Diogo Serras Lopes opened the sixth Expresso / Deloitte debate on the Recovery and Resilience Plan for 2021-2026 with the announcement of new, more proactive and resolute health centers.
“The Recovery and Resilience Plan will clearly transform the face of health in Portugal,” said the Secretary of State for Health, Diogo Serras Lopes, at the opening of the debate “PRR: a driver for the transformation of the health sector?” promoted on Tuesday by Expresso in partnership with Deloitte.
The Portuguese government proposes to allocate € 1,383 million just to strengthen the capacity of the National Health Service (SNS).
According to Expresso, investment priorities include € 463 million for health care with more responses; € 300 million for digital transition in health; € 205 million for the national integrated continuous care network and the national palliative care network; € 196 million for equipment in the hospitals of Seixal, Sintra, Lisbon; € 89 million to strengthen Madeira’s regional health service; € 85 million to complete mental health reform; € 30 million for the digital hospital in the Azores and € 15 million for digitizing healthcare in Madeira.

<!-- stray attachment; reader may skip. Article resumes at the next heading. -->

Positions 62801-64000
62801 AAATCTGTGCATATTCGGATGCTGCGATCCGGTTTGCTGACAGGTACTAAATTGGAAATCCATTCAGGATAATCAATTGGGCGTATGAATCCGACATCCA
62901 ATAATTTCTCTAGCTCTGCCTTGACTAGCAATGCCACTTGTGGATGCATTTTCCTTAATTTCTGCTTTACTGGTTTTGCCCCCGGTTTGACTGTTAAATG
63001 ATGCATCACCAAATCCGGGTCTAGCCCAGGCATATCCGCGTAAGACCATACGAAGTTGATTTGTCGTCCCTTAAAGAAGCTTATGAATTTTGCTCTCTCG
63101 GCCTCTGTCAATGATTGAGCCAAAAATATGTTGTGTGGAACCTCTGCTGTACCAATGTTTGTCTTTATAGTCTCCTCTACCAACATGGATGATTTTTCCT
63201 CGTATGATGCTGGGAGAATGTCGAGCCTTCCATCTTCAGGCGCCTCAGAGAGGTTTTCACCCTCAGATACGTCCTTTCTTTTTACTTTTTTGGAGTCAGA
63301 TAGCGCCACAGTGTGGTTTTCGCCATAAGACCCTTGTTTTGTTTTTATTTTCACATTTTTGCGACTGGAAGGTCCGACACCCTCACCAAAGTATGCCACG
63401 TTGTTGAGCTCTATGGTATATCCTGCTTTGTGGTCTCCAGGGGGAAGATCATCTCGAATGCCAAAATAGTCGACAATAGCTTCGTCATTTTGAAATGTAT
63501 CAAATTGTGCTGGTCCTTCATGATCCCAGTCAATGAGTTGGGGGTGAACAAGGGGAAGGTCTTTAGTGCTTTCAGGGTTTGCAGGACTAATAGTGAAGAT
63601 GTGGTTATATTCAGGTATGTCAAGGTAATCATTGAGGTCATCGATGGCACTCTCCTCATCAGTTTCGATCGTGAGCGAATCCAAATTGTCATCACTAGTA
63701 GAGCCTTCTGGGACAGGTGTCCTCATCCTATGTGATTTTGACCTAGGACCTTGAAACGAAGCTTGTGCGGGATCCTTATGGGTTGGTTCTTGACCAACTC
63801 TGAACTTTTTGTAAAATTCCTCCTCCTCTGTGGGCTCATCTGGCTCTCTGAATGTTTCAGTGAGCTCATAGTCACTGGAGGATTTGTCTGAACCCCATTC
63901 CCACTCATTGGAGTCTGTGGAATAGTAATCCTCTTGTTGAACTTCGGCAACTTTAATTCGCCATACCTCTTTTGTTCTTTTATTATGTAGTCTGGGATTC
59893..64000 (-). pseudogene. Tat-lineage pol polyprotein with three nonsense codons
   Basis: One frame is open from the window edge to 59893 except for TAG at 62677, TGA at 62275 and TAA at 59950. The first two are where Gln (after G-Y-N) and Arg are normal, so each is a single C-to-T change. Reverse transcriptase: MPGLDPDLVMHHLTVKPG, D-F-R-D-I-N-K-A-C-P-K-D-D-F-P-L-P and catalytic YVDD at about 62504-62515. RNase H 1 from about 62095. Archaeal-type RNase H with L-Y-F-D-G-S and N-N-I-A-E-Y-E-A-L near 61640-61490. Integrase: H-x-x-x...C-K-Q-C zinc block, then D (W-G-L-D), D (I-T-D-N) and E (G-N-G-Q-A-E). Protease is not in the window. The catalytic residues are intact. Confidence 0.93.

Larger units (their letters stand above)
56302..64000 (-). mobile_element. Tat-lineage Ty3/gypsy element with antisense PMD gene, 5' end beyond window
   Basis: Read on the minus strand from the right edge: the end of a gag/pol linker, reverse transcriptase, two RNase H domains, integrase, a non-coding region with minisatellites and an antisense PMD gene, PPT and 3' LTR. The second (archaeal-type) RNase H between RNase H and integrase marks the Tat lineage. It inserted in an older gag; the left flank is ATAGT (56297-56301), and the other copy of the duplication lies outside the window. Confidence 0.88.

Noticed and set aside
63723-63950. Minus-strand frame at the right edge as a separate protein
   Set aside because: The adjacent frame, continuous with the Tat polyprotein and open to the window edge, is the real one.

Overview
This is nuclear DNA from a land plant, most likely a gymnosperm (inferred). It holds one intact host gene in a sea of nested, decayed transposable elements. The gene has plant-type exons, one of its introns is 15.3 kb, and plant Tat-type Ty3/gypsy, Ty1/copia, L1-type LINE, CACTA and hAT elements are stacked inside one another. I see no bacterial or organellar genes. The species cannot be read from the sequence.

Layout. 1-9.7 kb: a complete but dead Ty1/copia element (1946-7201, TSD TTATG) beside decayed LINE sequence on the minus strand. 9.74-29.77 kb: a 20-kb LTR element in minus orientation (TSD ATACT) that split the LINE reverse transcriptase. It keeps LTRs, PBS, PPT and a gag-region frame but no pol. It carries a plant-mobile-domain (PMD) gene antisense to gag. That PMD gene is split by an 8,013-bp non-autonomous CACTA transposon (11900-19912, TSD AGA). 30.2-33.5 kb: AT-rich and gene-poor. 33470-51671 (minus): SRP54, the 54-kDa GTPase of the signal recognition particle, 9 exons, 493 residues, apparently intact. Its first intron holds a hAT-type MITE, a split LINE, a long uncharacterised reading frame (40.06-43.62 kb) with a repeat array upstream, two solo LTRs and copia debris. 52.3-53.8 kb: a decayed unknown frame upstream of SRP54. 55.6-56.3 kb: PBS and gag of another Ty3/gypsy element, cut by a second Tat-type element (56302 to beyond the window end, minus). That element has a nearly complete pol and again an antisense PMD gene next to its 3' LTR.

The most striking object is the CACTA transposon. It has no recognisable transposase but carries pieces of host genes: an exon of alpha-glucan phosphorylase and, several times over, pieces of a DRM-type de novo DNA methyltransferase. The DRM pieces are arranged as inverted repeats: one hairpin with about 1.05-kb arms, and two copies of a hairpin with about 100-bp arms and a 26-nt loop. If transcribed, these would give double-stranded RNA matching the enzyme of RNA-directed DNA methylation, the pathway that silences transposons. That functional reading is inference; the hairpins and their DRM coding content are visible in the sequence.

In the document it can also be read that the biggest investment will be in health centers, strengthening the capacity for early diagnosis of cancers and other diseases, expanding the portfolio of services provided, investing in the construction and requalification of facilities and investing in proximity responses, through teleconsultations and telemonitoring of chronic diseases.
Other opportunities were also presented that the PRR brings to the public and private sector, including companies integrated in the so-called “Ecosystem” of health.
“You have to put ‘the dots in the is’
In turn, the president of the Ordem dos Médicos, Miguel Guimarães, warns that the funds foreseen for health in the Recovery and Resilience Plan (PRR) are not worth more than 2% of the annual public expenditure on health.
The PRR “is to be carried out for five years, which in practice means about € 277 million per year”, explained the president during the debate. “It may seem like it is a bombastic thing in terms of investment, but you have to put ‘the points in the is’ in relation to the value that we will have”.
The President of the Medical Association warned that the “way too big” that the sector still has to go in terms of digitalization, writes the Express.